– Ed

How a child looks depends on the genetic material each parent contributes to the child, but the parents’ genes can mix and match in many different ways. The influences from each parent aren’t known until — surprise — after the child is born! Eye colour often is the genetic trait that fascinates parents the most as a child develops. Will the child’s eyes be black, brown, blue, grey, green, hazel or some combination of colours? Early in life, eye colour can change.

What colour will your baby’s eyes be?

Children can have completely different eye colours than either of their parents. However, if both parents have brown eyes, it’s most likely that their children also will have brown eyes. The darker colours tend to dominate, so brown tends to win over the green, and green tends to win over blue. However, a scenario where one parent has brown eyes and the other has blue eyes doesn’t automatically produce a brown-eyed child.

How eye colour is inherited is far more complicated than what was once thought. Generally, it’s far more likely for two brown-eyed parents to have a blue-eyed child than for two blue-eyed parents to have a brown-eyed child. This is because the less dominant blue-eyed trait can be passed along by brown-eyed people until the genes for the lighter eye colour happen to match up, possibly many generations later. Two blue-eyed parents, on the other hand, are much less likely to have children with dark eyes. This is because the genetic trait for darker eyes is so dominant it would be highly unlikely that two blue-eyed individuals would both carry the trait to be expressed in their kids’ eyes. Still, due to the complexities of how genetic traits are passed along, it’s not impossible for two blue-eyed parents to have a brown-eyed child.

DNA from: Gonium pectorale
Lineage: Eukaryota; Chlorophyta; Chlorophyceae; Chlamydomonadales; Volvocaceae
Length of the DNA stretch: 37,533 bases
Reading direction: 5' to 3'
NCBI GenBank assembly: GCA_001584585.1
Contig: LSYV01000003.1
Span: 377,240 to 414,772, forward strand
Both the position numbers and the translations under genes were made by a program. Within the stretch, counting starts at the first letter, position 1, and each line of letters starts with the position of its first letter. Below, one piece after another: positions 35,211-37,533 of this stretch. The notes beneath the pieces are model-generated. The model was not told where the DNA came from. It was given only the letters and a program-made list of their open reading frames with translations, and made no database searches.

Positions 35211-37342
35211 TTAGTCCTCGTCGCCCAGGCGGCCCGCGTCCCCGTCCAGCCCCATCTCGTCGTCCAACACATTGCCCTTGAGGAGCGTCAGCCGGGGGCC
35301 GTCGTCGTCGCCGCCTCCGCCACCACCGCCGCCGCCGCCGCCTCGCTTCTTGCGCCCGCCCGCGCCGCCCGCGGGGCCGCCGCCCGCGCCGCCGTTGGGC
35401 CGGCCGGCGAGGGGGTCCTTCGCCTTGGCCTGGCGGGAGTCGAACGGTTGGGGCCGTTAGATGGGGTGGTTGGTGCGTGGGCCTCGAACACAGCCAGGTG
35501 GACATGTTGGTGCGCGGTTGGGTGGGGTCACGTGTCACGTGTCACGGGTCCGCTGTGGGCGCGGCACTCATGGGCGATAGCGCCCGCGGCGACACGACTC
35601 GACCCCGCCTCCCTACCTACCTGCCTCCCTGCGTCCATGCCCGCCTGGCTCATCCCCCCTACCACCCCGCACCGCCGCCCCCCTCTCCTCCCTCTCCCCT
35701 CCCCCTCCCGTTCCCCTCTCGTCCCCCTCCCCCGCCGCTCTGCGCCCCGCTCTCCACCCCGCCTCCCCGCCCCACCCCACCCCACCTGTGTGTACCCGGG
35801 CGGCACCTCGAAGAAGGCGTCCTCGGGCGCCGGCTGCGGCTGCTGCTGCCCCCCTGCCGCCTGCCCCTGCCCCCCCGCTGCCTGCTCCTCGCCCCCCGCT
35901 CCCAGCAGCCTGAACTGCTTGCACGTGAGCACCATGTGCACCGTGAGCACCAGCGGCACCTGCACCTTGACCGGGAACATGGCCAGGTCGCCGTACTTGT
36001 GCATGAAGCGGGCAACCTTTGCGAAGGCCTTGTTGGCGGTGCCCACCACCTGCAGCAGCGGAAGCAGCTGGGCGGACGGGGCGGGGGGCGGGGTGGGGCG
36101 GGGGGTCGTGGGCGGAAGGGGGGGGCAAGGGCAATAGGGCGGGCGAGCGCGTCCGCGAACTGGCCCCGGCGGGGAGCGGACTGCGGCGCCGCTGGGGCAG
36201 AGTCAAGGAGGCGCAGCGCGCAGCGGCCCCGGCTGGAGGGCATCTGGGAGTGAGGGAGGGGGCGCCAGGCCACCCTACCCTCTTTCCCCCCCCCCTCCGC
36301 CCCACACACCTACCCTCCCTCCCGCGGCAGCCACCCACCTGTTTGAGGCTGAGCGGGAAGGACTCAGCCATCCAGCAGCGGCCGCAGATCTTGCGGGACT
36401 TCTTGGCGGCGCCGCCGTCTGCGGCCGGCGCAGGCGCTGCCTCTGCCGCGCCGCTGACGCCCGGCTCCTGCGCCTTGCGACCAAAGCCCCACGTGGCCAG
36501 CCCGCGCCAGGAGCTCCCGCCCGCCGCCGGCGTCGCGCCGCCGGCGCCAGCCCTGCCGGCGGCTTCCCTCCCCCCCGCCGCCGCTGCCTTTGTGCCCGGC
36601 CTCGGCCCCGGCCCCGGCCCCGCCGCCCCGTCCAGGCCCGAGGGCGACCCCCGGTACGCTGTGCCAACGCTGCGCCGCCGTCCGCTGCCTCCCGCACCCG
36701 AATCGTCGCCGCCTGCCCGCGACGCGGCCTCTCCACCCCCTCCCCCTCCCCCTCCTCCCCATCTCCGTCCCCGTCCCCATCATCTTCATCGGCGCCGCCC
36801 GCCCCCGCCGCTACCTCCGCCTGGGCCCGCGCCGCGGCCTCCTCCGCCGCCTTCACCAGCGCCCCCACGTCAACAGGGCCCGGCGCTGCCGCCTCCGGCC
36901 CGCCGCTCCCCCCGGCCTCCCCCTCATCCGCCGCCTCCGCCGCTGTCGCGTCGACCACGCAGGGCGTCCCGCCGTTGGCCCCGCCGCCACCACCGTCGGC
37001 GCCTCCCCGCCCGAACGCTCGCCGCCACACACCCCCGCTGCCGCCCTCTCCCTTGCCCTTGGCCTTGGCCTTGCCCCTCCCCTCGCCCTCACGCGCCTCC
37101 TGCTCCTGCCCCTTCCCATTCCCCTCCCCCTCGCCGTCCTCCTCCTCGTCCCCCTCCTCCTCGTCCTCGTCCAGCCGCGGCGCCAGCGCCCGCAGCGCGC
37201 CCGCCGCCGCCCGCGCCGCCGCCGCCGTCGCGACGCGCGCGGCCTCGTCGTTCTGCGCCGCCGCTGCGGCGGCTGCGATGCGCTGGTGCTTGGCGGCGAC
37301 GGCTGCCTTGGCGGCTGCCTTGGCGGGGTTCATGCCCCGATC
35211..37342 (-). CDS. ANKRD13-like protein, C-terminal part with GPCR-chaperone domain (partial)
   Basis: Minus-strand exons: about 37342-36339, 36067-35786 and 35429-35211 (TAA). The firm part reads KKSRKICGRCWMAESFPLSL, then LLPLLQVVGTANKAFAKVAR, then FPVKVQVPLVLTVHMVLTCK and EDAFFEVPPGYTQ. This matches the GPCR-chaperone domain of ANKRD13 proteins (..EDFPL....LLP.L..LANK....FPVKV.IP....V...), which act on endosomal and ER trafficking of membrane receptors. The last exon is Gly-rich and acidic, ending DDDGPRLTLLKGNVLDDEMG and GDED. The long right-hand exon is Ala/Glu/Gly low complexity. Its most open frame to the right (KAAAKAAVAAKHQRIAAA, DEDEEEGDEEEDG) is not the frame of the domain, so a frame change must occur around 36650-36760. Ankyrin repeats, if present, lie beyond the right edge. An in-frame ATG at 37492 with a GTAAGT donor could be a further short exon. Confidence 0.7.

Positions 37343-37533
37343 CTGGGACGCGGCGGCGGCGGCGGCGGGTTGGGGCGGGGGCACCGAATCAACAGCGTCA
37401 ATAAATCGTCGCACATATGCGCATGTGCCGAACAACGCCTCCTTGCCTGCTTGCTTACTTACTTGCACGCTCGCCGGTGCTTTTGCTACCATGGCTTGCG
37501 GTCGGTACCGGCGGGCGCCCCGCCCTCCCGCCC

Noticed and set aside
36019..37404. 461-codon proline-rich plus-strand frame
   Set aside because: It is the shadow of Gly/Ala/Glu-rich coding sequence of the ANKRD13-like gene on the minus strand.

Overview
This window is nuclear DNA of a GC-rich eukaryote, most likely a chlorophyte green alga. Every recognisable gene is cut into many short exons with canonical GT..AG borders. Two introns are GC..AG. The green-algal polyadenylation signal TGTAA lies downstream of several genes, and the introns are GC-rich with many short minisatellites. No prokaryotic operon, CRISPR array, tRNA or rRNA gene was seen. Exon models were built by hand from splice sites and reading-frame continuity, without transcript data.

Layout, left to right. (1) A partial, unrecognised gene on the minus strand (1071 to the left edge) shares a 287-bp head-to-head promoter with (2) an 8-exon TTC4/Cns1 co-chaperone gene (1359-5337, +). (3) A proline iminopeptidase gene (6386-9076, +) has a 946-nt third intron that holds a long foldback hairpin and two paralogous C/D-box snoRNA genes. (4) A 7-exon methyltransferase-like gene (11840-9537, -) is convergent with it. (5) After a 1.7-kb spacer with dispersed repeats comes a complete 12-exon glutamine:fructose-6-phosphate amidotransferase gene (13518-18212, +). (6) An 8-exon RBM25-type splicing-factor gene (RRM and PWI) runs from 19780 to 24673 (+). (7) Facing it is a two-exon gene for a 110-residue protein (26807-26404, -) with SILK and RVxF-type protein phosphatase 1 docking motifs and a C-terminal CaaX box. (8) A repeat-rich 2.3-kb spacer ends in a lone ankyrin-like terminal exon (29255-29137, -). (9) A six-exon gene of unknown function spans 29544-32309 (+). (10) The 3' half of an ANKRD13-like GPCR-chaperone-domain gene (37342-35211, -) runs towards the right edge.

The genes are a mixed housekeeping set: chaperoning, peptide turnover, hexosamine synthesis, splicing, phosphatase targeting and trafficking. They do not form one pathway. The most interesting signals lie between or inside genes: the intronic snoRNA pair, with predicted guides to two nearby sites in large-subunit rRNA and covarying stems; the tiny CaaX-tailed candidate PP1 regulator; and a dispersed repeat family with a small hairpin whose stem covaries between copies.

How eye colour develops

The coloured part of the eye is called the iris, which has pigmentation that determines our eye colour. Human eye colour originates with three genes, two of which are well understood. These genes account for the most common colours, namely green, brown, and blue. Other colours, such as grey, hazel and multiple combinations are not fully understood or explainable yet.

At one time, brown eye colour was considered “dominant” and blue eye colour was considered a “recessive” trait. But modern science has shown that eye colour is not at all that simple. Eye colours aren’t just a blend of the parents’ eye colours, as in mixing paint. Each parent has two pairs of genes on each chromosome (paired strands of DNA that contain genes or inherited traits), and multiple possibilities exist for how this genetic information is expressed in terms of eye colour.

Changes in eye colour

Most Caucasian babies are born with blue eyes that can darken in their first three years of life. Darkening occurs if melanin, a brown pigment usually not present at birth, develops with age.

The iris is a muscle that expands and contracts to control pupil size. The pupil enlarges in dimmer lighting and grows smaller in brighter light. The pupil also contracts when you focus on near objects. When the pupil size changes, the pigments in the iris compress or spread apart, changing the eye colour a bit. Certain emotions can change both pupil size and iris colour. That’s why some people say their eyes change colours when they’re angry or loving. Eye colour also can change with age. This happens in ten to fifteen percent of the Caucasian population (people who generally have lighter eye colours).

Share this on Facebook: